PicturePresented with a 1.78:1 anamorphically enhanced widescreen image, Hustle & Flow comes across with a very gritty quality that fits in well with the films subject matter. The film titles also gives a nod to the exploitation film of the 70's that Hustle & Flow draws on, which is a very cool touch. Colours and strong and rich, black levels are good and there is no print damage or scratches. No edge enhancement was apparent either. On the whole there is very little to complain about and Paramount has done a great job with the video presentation.
SoundOnly one audio option is available, Dolby Digital English 5.1 and as you might expect from a film with music as its subject matter is excellent. Dialogue comes across loud and clear which is good as the Southern accent is a little awkward to get your ears around. Most of the action happens when the music fires up and the surrounds get involved with some really nice subtle effects. The Oscar winning song sounds amazing with strong bass effects coming from the LFE and I found it hard to get this catchy track out of my head. English and Dutch subtitles are available as well as an English Hard of Hearing option.
ExtrasParamount obviously cares about this film as the extras are plentiful and have been carefully put together. First up we have writer/directors commentary from Craig Brewer who thankfully is very interesting to listen to with his enthusiasm for the project especially drawing you in. He does a good job giving you the back-story of the film as well as its production.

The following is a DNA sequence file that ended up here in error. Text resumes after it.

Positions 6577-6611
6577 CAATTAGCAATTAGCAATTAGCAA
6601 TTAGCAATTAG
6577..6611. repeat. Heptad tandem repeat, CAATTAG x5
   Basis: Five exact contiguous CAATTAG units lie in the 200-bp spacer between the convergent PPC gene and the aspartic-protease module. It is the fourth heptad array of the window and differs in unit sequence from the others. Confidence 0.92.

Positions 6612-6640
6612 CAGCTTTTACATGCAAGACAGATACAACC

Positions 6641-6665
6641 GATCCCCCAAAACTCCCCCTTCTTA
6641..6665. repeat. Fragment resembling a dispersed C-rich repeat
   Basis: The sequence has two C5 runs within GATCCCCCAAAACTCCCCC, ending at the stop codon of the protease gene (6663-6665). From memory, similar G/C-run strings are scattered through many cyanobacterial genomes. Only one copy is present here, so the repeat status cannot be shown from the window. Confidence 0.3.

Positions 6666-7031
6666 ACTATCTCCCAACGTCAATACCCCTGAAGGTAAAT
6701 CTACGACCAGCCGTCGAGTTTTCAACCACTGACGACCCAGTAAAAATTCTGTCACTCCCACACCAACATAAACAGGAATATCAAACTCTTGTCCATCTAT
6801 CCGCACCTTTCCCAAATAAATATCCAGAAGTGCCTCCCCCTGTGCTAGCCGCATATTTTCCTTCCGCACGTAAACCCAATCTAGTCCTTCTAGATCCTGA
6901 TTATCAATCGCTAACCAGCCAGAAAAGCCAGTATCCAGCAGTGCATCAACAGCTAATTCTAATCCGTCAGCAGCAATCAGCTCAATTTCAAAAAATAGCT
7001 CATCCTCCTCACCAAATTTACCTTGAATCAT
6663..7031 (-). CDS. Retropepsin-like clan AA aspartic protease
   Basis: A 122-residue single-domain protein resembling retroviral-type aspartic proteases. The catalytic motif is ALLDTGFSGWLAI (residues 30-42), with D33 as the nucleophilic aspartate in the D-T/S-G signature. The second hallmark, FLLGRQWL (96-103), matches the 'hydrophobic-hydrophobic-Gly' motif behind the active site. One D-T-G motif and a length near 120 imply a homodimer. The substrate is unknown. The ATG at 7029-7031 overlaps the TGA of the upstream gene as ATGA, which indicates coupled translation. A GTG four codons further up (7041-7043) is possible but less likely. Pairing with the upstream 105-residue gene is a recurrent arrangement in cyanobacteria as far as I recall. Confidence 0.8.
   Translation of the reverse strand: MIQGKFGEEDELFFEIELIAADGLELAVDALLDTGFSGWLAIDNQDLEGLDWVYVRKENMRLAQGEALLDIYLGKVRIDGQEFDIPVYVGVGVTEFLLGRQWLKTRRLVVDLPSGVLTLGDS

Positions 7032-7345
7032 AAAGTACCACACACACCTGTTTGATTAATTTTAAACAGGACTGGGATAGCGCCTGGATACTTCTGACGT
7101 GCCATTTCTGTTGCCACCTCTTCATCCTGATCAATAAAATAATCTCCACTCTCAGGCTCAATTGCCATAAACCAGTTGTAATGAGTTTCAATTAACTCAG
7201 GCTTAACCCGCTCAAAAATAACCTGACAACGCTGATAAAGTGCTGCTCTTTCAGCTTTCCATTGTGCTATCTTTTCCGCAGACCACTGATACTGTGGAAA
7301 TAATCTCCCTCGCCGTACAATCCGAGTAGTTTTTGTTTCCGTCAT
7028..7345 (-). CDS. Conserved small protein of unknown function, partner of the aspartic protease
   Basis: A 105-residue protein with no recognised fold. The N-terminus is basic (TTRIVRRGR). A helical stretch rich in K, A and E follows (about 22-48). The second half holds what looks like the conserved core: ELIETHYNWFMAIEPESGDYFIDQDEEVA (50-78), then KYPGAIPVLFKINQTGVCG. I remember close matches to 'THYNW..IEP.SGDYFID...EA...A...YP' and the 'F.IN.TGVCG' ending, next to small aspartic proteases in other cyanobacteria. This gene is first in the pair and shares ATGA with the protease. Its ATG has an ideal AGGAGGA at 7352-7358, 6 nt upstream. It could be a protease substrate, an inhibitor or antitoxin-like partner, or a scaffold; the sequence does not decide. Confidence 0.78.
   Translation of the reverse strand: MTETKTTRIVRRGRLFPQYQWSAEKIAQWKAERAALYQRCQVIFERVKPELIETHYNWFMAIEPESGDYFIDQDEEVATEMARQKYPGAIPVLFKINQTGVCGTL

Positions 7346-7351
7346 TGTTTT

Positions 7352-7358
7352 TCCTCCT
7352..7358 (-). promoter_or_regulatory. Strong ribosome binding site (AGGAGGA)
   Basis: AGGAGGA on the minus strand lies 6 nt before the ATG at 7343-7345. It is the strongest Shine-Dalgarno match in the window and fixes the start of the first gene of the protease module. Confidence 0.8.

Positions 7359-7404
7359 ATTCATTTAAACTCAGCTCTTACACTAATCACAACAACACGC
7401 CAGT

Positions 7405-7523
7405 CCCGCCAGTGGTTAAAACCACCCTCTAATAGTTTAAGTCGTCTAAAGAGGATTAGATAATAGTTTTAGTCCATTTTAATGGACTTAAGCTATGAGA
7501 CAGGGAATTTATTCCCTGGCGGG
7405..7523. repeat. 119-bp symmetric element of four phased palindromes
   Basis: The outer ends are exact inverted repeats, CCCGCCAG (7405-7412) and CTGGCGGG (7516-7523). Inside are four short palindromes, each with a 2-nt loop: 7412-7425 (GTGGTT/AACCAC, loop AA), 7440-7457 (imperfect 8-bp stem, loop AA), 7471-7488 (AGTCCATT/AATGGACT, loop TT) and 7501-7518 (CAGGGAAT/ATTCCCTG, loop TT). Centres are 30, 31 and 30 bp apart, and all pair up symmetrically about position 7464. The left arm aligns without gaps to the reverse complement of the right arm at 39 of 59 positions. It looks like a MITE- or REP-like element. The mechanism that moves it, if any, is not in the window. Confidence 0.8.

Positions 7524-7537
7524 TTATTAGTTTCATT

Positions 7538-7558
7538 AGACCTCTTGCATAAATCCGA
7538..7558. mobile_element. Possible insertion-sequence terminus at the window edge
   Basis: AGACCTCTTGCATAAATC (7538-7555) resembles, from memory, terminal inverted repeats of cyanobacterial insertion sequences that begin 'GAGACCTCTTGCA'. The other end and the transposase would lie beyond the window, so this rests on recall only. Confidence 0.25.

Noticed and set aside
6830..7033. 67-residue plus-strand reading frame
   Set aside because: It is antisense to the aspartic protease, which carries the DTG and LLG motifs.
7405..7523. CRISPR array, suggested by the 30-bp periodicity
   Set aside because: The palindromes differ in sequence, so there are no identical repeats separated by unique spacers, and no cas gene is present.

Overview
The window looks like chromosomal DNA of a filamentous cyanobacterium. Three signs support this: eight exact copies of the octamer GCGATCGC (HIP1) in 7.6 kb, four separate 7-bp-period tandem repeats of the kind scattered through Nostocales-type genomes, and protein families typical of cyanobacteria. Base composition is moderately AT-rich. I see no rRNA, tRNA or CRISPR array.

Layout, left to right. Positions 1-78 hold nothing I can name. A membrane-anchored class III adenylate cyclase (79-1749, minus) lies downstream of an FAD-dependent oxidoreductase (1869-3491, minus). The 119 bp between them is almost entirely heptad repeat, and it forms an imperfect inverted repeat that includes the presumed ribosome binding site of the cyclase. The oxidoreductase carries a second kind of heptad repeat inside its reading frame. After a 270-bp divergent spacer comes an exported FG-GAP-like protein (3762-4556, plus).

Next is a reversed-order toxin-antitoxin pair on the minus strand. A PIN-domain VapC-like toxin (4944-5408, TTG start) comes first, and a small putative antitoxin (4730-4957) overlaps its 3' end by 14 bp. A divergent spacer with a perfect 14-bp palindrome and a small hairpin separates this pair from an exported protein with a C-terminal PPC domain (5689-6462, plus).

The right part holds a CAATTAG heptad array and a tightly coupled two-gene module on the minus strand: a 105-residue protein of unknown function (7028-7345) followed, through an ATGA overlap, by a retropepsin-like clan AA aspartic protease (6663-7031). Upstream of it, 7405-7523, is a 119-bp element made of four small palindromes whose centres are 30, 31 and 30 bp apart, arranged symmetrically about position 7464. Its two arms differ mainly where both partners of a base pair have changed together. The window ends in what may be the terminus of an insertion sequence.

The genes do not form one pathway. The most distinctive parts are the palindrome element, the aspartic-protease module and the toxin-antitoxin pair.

Next we have the first of three featurettes “Behind the Hustle” (27:17) which gives us some insight into why Howard decided to take the part as well as the usual behind the scenes information. Also includes brief interviews with the cast and crew. It was interesting to not that Taraji P Henson fought hard with John Singleton in order to really sing on the movie as he was ready to just dub over her (beautiful) voice. Really interesting making-of and not your usual Hollywood EPK stuff.
Next is “By any Means Necessary” (14:37) that highlights how hard it was for Craig Brewer to get the film made and enlisting the help of producer John Singleton.
Finally we have “Creatin' Crunk” (13:39) that shows the musicians and Southern music influences that were involved in the making of the movie and its Oscar winning soundtrack.
Rounding off the disc is the “Memphis Hometown Premiere” (4:48) that shows the cast and crew arriving in Memphis for the big event. Craig Brewer seemed to be especially moved by the huge turnout for the movie and the Mayor of Memphis declaring that it was Hustle & Flow day.
Finally we have 6 promo spots that were filmed to advertise the movie in the US.
VerdictOne of the best films of 2005 that I managed to miss at the cinema, don't make the same mistake on DVD. Genuinely interesting extras combined with excellent audio and video make this one to track down and take home.
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